CONSIDERING that the Appeals Chamber has interpreted this requirement to mean that a superior will be held criminally responsible under Article 7(3) of the Statute if, inter alia, information was available to him which would have put him on notice of offences committed by subordinates,8 and that the Appeals Chamber has further held that information that would alert a superior to the fact that crimes might be committed includes prior criminal conduct of subordinates or a history of mistreatment;9

CONSIDERING that in its Pre-trial Brief the Prosecution explicitly maintains that as a consequence of prior shelling on Dubrovnik by JNA forces under the command of the Accused, he has been aware of the potential for damage to the Old Town on 6 December 1991,10 and that given the history of incidents of shelling involving the Old Town in October and November 1991, specific orders to his subordinates prohibiting any combat activities should have been issued;11

CONSIDERING, therefore, that the evidence of events prior to 6 December 1991 is being offered to prove that on 6 December 1991 Strugar knew or should have known, based on prior conduct of his subordinates in similar circumstances, that his subordinates would commit criminal acts;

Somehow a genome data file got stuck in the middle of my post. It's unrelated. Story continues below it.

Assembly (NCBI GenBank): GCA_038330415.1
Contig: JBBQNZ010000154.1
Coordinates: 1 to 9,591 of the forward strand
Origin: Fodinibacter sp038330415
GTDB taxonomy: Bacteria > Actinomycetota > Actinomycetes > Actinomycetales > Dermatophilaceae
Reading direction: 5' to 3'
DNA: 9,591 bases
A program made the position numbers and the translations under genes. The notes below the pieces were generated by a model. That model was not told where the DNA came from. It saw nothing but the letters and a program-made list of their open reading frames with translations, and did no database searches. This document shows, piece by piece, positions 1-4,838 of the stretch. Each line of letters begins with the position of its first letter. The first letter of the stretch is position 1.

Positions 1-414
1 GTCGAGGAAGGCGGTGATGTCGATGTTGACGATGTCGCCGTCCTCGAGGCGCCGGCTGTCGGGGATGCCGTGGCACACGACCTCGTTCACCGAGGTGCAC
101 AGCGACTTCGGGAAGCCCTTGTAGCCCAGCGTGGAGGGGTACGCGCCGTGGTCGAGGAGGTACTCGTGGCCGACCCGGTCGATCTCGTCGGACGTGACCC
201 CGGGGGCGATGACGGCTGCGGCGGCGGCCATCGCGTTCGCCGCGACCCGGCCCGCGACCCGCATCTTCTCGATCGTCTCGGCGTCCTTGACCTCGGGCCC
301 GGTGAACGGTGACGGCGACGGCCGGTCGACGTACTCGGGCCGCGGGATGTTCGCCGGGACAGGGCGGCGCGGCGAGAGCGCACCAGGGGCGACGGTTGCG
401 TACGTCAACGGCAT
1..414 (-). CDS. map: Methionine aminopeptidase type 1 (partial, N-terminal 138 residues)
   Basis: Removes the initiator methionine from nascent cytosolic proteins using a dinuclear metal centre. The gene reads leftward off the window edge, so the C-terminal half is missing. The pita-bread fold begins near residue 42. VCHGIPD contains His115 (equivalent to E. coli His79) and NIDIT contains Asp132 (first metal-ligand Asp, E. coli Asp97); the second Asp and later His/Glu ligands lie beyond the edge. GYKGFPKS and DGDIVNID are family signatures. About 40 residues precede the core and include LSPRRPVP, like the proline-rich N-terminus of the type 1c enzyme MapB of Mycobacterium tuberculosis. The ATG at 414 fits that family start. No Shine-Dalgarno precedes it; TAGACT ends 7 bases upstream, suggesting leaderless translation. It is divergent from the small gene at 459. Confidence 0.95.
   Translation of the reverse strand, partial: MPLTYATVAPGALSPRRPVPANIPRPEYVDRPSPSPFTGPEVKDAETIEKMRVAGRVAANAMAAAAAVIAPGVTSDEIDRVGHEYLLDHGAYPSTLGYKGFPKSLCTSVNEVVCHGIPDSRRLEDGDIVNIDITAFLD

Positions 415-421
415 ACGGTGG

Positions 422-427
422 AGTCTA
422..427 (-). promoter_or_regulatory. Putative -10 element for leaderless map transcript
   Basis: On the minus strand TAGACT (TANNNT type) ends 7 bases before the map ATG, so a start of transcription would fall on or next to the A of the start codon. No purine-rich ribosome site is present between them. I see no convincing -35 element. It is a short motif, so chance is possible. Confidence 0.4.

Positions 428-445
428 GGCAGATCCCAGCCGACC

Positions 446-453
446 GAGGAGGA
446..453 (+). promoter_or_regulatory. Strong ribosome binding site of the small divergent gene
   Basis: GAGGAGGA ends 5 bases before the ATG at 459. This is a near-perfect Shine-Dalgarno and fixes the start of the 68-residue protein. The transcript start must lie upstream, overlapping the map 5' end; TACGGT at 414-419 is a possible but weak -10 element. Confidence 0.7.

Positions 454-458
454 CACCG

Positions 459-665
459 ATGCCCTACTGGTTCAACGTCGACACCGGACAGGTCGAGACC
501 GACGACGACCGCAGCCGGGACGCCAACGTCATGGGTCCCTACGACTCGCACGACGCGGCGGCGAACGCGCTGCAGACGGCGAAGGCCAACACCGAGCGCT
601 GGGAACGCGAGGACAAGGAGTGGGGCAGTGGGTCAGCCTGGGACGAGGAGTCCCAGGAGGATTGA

CONSIDERING that since this evidence is being introduced to establish the Accused’s state of mind for the purpose of proving the Article 7(3) charge, it falls squarely within the principle articulated in the aforementioned Appeals Chamber decision, and is, therefore, admissible;

CONSIDERING that under Rule 89(C) a chamber may admit any relevant evidence which it deems to have probative value;


HEREBY REJECTS the Defence’s objection to the Prosecution opening statement and allows the admission of evidence concerning prior shelling incidents, provided that this evidence is used solely for the purpose of proving the Accused’s state of mind in connection to the acts charged in the Indictment .


Done in English and French, the English version being authoritative.

Dated this twenty-second day of January 2004
At The Hague
The Netherlands

Judge Kevin Parker